Isaac had always been cheerful and had a ready sense of humour that was shared well with my parents. My father could blow some noisy temper tantrums that never bothered Isaac personally; it simply sent him into fits of giggles. Years after he had returned to his homeland, I longed to learn how Isaac had fared. I yearned too, for him to learn how and when my parents had ended their lives. My mother, in particular, had not found me as an easy child and I thought that if I were to meet Isaac again, he might cast some light on my mysterious childhood. I often longed to have heard his point of view.
My first visit to Botswana in forty years, in 1999, was with my husband George. The purpose was to visit as many of the homes in which I had lived; all of which were all still standing. I began to wonder if I would bump into Isaac. Peering into crowds of black faces, the needle in the haystack seemed impossible. He could be anywhere.
He could have returned to South Africa; he could have died. It became a quest. We visited Jimmy Haskins, the large consortium in Francistown. I remembered that my father said he had sent a monthly pension for Isaac to Jimmy Haskins himself, but Jimmy died a couple of years before. The name meant nothing to the personnel department. In Francistown, we saw hundreds of people but few elderly.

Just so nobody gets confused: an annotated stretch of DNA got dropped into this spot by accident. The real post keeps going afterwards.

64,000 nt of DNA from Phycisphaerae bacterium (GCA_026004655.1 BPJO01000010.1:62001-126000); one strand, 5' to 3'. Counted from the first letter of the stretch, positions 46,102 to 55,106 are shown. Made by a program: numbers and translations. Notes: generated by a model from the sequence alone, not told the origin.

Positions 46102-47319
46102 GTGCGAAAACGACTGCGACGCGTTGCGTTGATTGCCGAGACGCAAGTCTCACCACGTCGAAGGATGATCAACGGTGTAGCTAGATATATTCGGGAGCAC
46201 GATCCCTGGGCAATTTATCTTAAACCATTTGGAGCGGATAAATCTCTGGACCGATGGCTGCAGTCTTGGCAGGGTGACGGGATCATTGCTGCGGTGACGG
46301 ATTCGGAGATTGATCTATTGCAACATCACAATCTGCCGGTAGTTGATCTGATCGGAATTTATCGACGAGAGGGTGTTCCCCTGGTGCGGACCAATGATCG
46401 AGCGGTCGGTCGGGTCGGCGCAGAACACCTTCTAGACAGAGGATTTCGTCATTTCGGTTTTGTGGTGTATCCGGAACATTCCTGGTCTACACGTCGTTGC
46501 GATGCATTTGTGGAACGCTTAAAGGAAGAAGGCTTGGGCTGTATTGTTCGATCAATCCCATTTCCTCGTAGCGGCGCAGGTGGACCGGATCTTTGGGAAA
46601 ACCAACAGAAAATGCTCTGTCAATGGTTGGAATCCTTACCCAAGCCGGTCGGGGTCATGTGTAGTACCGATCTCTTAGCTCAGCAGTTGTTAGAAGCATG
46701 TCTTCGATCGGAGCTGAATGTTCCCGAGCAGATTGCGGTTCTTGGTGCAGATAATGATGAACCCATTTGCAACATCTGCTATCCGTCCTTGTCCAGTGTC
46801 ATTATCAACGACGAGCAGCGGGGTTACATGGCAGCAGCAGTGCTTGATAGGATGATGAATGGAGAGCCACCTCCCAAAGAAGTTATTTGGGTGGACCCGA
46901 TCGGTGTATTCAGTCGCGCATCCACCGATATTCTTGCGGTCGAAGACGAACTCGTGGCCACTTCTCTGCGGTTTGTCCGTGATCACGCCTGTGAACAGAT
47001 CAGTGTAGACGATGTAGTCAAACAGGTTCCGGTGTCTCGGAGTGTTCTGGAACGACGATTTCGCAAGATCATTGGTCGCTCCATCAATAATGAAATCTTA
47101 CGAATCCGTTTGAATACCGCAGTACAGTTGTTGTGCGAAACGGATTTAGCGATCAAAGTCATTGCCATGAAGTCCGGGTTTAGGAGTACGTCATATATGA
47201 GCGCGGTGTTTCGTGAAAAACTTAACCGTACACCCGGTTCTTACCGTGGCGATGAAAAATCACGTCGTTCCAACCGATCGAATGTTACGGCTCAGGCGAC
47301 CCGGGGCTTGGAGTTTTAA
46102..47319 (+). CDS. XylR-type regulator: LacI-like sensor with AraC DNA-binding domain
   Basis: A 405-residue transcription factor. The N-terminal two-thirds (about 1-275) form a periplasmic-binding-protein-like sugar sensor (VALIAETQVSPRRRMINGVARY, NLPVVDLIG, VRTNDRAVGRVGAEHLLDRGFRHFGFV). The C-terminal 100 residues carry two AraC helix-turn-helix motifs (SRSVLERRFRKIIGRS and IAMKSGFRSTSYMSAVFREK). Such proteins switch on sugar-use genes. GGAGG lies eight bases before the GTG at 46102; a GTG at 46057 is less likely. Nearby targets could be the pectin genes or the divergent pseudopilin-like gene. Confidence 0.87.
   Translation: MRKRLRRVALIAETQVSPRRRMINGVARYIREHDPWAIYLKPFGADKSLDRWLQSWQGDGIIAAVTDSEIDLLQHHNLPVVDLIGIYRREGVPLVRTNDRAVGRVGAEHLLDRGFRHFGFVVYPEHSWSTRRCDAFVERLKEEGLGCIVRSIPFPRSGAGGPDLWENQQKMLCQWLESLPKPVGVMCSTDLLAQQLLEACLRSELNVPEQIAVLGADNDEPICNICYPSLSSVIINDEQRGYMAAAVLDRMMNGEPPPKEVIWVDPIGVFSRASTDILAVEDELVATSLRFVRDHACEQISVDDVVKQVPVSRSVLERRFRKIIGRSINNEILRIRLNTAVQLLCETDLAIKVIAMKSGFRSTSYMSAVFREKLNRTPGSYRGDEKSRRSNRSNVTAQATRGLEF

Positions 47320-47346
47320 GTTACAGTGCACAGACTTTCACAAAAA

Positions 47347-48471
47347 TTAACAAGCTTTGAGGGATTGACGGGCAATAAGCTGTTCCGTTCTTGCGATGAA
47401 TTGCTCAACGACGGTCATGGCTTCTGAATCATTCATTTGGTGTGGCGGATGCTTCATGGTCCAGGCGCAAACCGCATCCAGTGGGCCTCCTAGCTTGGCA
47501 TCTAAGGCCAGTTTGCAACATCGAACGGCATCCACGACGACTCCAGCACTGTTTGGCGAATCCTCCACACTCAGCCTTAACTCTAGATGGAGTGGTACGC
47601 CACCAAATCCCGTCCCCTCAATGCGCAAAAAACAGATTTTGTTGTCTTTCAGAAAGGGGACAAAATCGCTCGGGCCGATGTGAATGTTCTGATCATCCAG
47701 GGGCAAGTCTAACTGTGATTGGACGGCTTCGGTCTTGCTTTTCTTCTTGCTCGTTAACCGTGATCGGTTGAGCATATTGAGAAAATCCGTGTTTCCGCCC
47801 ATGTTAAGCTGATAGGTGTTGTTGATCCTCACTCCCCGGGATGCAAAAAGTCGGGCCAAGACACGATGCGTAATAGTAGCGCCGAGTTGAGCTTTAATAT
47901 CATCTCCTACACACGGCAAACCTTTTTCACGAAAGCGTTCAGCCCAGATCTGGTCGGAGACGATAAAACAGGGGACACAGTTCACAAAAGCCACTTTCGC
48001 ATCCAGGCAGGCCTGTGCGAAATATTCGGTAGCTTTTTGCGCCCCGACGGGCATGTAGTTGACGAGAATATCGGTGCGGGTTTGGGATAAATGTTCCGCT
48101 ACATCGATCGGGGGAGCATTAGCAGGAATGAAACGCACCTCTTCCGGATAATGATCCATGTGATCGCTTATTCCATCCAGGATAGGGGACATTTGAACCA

In the large dining room in our hotel in Francistown, I saw an elderly, well-dressed African gent standing to one side, back to the wall, observing the guests. I thought;
“He looks about the age Isaac would be! Having taught Isaac to cook, my mother had wondered whether Isaac would get into the hotel trade.”